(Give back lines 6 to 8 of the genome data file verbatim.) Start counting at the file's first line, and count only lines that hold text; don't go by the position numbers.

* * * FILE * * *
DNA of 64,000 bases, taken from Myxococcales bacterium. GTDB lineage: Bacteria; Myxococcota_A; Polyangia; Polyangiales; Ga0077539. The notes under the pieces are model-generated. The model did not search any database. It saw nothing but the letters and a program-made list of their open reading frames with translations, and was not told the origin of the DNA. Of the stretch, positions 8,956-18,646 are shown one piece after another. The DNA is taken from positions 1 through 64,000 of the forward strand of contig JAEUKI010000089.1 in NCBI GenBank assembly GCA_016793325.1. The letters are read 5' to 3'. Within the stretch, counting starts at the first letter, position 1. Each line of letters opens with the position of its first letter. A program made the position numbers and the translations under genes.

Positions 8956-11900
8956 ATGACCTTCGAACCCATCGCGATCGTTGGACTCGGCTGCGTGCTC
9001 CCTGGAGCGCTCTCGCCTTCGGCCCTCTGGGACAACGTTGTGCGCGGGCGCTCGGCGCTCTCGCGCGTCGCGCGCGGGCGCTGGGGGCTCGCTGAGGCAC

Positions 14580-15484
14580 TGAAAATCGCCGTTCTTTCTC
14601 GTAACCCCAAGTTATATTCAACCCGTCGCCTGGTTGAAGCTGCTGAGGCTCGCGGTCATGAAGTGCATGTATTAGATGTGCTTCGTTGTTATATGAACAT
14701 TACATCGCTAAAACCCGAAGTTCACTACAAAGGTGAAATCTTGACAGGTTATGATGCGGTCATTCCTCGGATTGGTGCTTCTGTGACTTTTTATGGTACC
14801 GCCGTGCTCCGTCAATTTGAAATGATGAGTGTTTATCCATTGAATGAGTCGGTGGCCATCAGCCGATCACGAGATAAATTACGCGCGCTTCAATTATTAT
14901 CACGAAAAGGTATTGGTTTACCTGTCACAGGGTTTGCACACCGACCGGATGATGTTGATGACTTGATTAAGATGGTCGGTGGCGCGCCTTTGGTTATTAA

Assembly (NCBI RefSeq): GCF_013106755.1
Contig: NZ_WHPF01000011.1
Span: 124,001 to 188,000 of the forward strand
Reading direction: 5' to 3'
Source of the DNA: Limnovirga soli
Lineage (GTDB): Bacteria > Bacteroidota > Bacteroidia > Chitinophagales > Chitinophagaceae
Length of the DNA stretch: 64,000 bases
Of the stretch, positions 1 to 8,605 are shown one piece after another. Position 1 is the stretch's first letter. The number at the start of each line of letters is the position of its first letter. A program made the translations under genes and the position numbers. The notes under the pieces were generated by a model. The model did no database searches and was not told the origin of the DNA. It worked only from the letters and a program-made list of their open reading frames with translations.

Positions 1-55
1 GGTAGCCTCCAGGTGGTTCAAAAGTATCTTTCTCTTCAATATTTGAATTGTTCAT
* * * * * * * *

14580 TGAAAATCGCCGTTCTTTCTC
14601 GTAACCCCAAGTTATATTCAACCCGTCGCCTGGTTGAAGCTGCTGAGGCTCGCGGTCATGAAGTGCATGTATTAGATGTGCTTCGTTGTTATATGAACAT
14701 TACATCGCTAAAACCCGAAGTTCACTACAAAGGTGAAATCTTGACAGGTTATGATGCGGTCATTCCTCGGATTGGTGCTTCTGTGACTTTTTATGGTACC